The much maligned Public Utility Regulatory Policies Act, PURPA for short, is back in the news. Not that it ever went away. PURPA has been the foundation stone upon which renewable electricity generation has been built in the United States.

The law, known as PURPA, was designed to promote local renewable generation by requiring utilities — even monopolies — to buy their electricity from qualified distributed and renewable facilities that can provide power at prices that roughly match the utilities’ “avoided cost” for electricity.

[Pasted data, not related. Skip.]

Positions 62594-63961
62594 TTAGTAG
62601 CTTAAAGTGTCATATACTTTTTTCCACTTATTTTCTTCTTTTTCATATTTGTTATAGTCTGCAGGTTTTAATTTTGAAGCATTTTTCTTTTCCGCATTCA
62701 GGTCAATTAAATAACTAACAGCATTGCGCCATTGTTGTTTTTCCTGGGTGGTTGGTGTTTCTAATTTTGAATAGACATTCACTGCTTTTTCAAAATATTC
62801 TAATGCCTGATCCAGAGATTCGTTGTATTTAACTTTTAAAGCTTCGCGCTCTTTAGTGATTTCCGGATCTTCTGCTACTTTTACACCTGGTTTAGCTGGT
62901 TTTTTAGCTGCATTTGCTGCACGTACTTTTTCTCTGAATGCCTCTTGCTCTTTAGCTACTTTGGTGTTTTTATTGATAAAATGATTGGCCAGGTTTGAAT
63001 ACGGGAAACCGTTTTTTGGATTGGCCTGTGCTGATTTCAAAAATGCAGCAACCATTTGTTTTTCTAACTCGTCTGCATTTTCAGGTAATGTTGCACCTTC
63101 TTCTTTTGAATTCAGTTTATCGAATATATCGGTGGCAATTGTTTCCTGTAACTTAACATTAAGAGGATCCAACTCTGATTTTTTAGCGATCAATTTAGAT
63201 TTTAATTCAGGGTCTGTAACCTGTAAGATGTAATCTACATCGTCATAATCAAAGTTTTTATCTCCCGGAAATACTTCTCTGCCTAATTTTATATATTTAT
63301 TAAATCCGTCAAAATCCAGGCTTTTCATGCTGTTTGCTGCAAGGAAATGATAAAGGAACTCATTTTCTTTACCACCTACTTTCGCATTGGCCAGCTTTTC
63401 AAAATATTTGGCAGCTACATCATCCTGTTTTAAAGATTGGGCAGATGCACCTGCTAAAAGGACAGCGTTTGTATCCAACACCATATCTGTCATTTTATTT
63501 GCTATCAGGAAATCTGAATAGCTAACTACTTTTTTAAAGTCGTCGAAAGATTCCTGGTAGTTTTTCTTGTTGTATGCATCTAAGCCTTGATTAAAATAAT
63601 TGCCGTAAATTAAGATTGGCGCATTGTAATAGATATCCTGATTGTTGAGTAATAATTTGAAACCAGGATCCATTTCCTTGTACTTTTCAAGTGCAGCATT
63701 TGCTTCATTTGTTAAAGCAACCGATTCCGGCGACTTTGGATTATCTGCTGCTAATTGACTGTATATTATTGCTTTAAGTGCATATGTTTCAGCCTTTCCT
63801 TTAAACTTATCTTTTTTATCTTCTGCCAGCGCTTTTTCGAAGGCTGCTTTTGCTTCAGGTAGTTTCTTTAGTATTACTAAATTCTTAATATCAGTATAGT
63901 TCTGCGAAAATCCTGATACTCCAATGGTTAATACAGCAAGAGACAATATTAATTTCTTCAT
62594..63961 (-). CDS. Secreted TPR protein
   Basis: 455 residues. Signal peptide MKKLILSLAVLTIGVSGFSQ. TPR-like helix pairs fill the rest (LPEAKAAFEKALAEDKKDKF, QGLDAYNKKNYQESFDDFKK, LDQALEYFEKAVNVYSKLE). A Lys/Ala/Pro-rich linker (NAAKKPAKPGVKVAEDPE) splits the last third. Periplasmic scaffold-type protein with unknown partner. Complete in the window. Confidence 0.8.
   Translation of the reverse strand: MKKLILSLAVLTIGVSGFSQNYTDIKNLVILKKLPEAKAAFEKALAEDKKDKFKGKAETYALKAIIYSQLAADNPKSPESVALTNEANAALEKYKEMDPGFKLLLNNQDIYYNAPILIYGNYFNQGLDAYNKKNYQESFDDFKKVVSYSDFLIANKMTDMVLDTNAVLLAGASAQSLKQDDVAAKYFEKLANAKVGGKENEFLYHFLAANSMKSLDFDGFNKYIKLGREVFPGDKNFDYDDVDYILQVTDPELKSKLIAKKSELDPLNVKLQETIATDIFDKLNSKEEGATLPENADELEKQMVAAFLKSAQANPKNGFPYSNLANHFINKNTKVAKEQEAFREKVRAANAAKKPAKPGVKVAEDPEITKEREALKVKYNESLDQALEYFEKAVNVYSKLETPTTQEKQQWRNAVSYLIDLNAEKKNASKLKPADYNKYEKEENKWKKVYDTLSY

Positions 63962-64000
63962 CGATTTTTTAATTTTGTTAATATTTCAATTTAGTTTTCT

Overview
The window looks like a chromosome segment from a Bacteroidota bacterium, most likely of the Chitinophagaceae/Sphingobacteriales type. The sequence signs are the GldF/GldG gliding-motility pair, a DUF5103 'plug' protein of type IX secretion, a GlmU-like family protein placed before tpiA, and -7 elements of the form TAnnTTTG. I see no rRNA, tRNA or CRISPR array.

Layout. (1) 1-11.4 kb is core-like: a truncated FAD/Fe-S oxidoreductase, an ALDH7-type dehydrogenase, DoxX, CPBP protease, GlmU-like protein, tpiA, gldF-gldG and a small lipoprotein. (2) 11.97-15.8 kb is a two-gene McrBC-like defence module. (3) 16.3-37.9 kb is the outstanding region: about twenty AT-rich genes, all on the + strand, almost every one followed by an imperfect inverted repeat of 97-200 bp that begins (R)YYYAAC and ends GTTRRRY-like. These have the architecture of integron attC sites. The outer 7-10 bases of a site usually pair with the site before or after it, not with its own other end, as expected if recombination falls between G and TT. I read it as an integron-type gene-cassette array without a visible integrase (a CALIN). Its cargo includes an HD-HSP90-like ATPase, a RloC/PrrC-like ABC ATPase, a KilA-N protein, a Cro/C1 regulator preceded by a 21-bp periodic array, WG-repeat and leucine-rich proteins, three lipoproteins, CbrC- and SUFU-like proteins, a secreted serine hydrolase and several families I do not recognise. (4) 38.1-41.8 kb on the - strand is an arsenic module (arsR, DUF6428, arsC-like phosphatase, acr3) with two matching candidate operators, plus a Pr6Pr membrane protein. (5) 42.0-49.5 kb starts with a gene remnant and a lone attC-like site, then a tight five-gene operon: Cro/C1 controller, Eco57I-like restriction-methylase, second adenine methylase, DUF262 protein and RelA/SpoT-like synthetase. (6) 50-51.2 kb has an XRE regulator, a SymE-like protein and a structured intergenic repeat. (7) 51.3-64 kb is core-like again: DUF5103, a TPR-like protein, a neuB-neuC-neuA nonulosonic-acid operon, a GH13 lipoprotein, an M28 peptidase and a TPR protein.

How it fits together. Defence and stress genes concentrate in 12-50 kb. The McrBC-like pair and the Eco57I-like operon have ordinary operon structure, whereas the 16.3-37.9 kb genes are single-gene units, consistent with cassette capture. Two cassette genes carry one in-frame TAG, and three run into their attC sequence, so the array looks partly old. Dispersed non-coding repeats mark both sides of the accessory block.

Contrary to the literature’s traditional view that renewable portfolio standards and feed-in tariffs are mutually exclusive policy alternatives, closely integrating both policies produces a better, more efficient allocation of investor and regulatory risk.

Climate hawks are hopeful that the U.S. will finally take action on carbon emissions in the aftermath of Superstorm Sandy and the President’s acceptance speech comment that “We want our children to live in an America that. . . isn’t threatened by the destructive power of a warming planet.” Unfortunately, they’re trotting out the same tired old policy prescriptions that have failed in the past. I think I have a better idea. . . FITs

The cavalry has finally arrived in the seemingly endless debate about what states can and can’t do in designing workable … Read more